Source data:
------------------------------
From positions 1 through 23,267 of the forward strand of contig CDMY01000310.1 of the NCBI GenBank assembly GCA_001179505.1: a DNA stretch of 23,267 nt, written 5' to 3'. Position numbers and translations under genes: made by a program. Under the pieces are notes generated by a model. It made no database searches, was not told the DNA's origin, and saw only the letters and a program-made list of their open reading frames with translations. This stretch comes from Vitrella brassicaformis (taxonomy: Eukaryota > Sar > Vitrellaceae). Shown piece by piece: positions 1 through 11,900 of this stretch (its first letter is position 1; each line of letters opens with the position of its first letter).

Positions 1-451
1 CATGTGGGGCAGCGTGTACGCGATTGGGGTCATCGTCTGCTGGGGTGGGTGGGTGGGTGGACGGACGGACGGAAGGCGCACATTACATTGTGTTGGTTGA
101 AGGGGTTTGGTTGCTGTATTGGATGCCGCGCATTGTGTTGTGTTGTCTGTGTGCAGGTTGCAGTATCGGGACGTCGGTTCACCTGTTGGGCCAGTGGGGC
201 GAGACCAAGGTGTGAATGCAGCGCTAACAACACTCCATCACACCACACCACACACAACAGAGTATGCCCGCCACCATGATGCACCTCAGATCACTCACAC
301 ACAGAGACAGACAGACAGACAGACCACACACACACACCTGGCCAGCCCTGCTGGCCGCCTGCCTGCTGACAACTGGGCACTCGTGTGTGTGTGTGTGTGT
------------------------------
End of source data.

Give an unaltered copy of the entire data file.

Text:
From positions 1 through 23,267 of the forward strand of contig CDMY01000310.1 of the NCBI GenBank assembly GCA_001179505.1: a DNA stretch of 23,267 nt, written 5' to 3'. Position numbers and translations under genes: made by a program. Under the pieces are notes generated by a model. It made no database searches, was not told the DNA's origin, and saw only the letters and a program-made list of their open reading frames with translations. This stretch comes from Vitrella brassicaformis (taxonomy: Eukaryota > Sar > Vitrellaceae). Shown piece by piece: positions 1 through 11,900 of this stretch (its first letter is position 1; each line of letters opens with the position of its first letter).

Positions 1-451
1 CATGTGGGGCAGCGTGTACGCGATTGGGGTCATCGTCTGCTGGGGTGGGTGGGTGGGTGGACGGACGGACGGAAGGCGCACATTACATTGTGTTGGTTGA
101 AGGGGTTTGGTTGCTGTATTGGATGCCGCGCATTGTGTTGTGTTGTCTGTGTGCAGGTTGCAGTATCGGGACGTCGGTTCACCTGTTGGGCCAGTGGGGC
201 GAGACCAAGGTGTGAATGCAGCGCTAACAACACTCCATCACACCACACCACACACAACAGAGTATGCCCGCCACCATGATGCACCTCAGATCACTCACAC
301 ACAGAGACAGACAGACAGACAGACCACACACACACACCTGGCCAGCCCTGCTGGCCGCCTGCCTGCTGACAACTGGGCACTCGTGTGTGTGTGTGTGTGT